Last week, using the comical James O'Keefe arrest and the childish conservative name-calling that followed Obama's SOTU, I detailed the sad state of "conservative journalism." And I wondered out loud what Bill Buckley would think of things. He, of course, was the father of modern day conservative journalism and was known for running the serious National Review, a magazine that today often seems purposefully un-serious.
Naturally, thin-skinned NR editor Jonah Goldberg threw a hissy fit, insisting I had no idea what I was talking about.
Apparently, "conservative journalism" is a paragon of accountability and responsibility. Except, of course, when it's not. And except, of course, when National Review for days refuses to correct blatantly false and defamatory allegations, even after the glaring falsehoods have been spotlighted for everyone to see.
In other words, late last week the folks at National Review neatly confirmed my point about the sad state of today's "conservative journalism." (Thanks Jonah!)
To recap: Last week, after a conservative blogger known as Jim Treacher was hit by an SUV while crossing the street in Washington, D.C., he claimed he'd been run over by a Secret Service vehicle. National Review's Greg Pollowitz then broadcast that claim, stating it as fact [emphasis added]:
Jim Treacher, a very funny blogger for Tucker Carlson's new Daily Caller website, was involved in a hit-and-run car accident yesterday — involving the Secret Service.
But it turns out the Secret Service had nothing to do with accident, and there's no evidence it was a "hit-and-run." Those facts have been known, and have been acknowledged, since last Thursday.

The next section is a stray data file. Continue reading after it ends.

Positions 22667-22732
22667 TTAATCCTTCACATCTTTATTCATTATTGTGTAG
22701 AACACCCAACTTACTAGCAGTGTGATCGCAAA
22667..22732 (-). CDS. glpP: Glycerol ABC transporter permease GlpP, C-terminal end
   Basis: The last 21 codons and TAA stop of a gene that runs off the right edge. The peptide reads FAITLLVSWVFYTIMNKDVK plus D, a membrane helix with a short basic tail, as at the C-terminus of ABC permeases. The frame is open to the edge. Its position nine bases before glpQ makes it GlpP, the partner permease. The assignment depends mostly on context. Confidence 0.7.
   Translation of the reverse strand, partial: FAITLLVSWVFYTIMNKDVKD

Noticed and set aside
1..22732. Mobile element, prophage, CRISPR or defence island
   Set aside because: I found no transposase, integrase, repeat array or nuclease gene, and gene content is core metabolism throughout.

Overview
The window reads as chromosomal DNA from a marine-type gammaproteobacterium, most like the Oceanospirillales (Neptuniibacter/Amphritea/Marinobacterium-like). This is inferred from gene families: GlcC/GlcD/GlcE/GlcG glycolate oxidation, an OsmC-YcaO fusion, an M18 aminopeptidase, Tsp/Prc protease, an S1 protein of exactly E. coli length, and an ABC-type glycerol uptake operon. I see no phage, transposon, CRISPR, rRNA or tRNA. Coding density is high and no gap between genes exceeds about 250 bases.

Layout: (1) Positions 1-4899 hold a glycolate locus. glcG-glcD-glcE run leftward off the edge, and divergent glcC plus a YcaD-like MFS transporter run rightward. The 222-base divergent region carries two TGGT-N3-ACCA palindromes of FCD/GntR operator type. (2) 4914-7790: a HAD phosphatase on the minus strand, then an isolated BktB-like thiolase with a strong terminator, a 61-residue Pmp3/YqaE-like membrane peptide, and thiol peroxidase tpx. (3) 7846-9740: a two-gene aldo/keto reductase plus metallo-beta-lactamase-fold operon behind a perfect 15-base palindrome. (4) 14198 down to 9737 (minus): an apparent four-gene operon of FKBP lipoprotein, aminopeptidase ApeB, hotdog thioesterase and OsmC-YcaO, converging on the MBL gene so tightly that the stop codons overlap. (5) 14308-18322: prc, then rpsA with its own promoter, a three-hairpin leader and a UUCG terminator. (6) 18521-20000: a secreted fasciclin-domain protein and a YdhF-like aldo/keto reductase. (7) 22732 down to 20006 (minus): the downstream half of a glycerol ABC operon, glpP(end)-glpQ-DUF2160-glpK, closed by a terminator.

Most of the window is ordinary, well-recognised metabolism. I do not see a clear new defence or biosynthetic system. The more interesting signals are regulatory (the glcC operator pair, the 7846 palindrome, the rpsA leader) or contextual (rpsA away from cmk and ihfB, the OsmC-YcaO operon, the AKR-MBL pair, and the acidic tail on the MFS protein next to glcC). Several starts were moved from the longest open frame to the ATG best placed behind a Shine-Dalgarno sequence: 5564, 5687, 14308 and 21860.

Yet to date, no correction has been attached to the original National Review item, which made incendiary, and false, claims against the Secret Service.
Behold, "conservative journalism."
UPDATED: Turns out that Pollowitz on Feb. 5 posted an "update" (not a correction) on the supposed "hit-and-run." The "update" though, was not attached to the original NR item.
Here's the "update" in full:
The latest is that it was not the Secret Service that ran over conservative blogger Jim Treacher, but possibly a security employee of the State Department.
UPDATE:This is looking more and more like a scandal and cover-uip with every report.
Note that Pollowitz never acknowledges that he made two sizable errors in his original post. In other words, National Review never takes responsibility for falsely accusing the Secret Service of hitting Treacher as part of a "hit-and-run"; allegations that were supported by zero facts at the time.
In fact, in the "update," there's suddenly no mention of National Review's dubious "hit-and-run" allegation. Instead, it was conveniently flushed down the memory hole. (There was no "hit-and-run." The SUV that hit Treacher stopped at the scene.)
So we'll start the clock running again: When is National Review finally going to post a correction for falsely claiming the Secret Service was invovled in a "hit-and-run" accident last week?